For myself, I've always viewed the film as being Anti-War inclined. The central theme of the movie is about how war changes people and how those changes can severely affect the people for whom we most care. The war itself is but a mere backdrop to the film. However, the effects that such conflict brings with it are fully realized throughout the movie.
The desperation and paranoia of such conflict tend to bring out the worst in humanity as we ultimately lose sight as to what matters in this lifetime of ours. That being our humanity. Empathy towards others becomes but a thing of the past as we struggle for individual survival. As these two children struggle in their desperate plight for survival, they receive very little in the way of help from a society that has the blinders on.
For Seita, life as he knew it had burnt to the ground before his feet. Being the proud son of a Navy General, the proud nation that he once looked towards for answers has all but forsaken him and his family. We witness this as he reacts in stunned disbelief to the news of Japan's surrender late in the film. It's a further bruise towards his already bruised ego.
And yet, one can't help but feel nothing but compassion for Seita even with some of his questionable choices. For better or worse, Seita is just a teenage kid. A stubborn teenage kid who is but a mere product of the desperate environment surrounding him. Invoking the obvious metaphor of the fireflies. These two kids are nothing more than fireflies living on borrowed time as the world surrounding them turns its back.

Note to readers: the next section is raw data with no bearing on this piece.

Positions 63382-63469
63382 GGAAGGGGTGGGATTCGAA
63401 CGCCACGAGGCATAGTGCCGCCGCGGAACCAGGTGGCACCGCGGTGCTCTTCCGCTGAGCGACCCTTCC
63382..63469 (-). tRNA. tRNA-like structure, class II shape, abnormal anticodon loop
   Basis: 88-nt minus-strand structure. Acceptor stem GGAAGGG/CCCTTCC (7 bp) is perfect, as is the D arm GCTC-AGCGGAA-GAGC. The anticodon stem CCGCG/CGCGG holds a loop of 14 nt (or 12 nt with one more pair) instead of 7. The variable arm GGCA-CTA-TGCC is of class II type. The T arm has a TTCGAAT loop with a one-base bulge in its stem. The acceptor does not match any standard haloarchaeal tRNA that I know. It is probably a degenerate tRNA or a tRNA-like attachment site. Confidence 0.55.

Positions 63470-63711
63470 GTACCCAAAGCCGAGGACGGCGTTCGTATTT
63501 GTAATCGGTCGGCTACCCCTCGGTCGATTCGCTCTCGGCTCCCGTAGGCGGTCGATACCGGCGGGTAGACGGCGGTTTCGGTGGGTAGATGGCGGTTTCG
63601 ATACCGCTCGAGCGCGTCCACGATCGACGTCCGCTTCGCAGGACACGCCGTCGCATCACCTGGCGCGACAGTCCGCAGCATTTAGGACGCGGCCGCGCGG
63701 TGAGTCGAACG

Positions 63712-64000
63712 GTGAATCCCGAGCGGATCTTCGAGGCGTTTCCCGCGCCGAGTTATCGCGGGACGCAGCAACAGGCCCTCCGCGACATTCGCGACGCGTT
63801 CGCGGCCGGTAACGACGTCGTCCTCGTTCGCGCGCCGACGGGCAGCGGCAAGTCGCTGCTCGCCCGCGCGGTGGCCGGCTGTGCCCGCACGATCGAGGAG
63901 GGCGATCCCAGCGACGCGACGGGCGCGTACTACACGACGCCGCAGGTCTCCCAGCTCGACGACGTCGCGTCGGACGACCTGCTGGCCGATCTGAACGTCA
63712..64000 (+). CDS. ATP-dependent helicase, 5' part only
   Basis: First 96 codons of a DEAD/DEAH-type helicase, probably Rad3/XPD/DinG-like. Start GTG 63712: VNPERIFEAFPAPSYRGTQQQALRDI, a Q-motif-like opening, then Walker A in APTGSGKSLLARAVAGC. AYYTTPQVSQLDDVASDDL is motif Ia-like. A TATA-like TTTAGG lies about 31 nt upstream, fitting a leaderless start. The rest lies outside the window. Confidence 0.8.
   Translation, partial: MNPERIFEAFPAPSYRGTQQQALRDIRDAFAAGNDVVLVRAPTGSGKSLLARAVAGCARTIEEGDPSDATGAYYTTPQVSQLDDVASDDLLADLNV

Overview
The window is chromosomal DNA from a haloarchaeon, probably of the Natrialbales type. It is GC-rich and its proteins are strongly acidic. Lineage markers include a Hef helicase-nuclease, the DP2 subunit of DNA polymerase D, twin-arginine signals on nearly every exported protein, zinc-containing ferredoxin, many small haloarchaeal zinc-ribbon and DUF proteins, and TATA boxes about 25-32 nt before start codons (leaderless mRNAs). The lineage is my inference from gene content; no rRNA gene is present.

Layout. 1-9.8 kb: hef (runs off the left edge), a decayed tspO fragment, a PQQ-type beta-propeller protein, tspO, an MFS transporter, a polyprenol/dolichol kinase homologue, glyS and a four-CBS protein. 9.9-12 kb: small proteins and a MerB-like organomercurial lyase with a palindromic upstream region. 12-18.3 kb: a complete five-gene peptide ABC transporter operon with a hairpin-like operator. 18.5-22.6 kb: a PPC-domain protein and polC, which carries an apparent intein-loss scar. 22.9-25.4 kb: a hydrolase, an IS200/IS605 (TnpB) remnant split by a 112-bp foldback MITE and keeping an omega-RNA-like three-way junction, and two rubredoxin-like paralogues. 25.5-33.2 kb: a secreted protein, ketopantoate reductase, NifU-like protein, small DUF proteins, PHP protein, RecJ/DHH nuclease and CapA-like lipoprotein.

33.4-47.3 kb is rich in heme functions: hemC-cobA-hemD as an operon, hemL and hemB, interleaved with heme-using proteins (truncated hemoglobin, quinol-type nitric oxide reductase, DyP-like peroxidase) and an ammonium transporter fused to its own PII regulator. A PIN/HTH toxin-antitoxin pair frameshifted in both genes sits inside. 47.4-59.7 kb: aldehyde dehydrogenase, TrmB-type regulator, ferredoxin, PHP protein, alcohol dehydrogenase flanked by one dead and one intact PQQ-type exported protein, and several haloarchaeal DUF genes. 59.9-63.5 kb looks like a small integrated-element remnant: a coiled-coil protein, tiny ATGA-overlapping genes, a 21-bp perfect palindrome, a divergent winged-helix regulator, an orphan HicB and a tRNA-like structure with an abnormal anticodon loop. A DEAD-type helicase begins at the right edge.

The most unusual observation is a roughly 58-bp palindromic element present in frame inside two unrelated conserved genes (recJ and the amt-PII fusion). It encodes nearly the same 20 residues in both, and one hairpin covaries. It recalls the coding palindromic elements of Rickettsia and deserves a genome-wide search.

However, let us not forget that Takahata's original intended viewpoint is also entirely permissible. Considering the film takes place entirely in the form of a flashback as seen through the perspective of the deceased Seita. One could state that the film is nothing more than a deeply personal journal of reconciling one's regret and guilt over the questionable actions that resulted in the untimely death of a family member. Certainly the book for which this film takes its inspiration is based on the true accounts of author Akiyuki Nosaka, who wrote the book as a personal apology to his sister who died during the war.
Whichever way you choose to view the film is fine as neither viewpoint robs the film of its staying power. Grave of the Fireflies is by far the darkest of all Ghibli films. When first released in 1988, it played as a double bill with the far lighter in tone Miyazaki film My Neighbor Totoro. The two films couldn't be more opposed in tone. But in a strange way, it is a compliment that is entirely befitting of Ghibli. That on one hand, they can endear us with a feel-good family film, and on the other, they can also make a film that speaks so profoundly to adults as well.
Grave of the Fireflies is a devastating, haunting and strangely uplifting masterpiece. For as dark and oppressive as Grave of the Fireflies can be, it has to be said that it also shines with an endearing quality as it draws towards its conclusion. Yes, the path put before these two children is one of prolonged misery before inevitably facing eventual death. But the aftermath of watching the brother and sister meet again in the realm of an afterlife surrounded by the haunting glow of deceased fireflies is as comforting as it is ultimately devastating.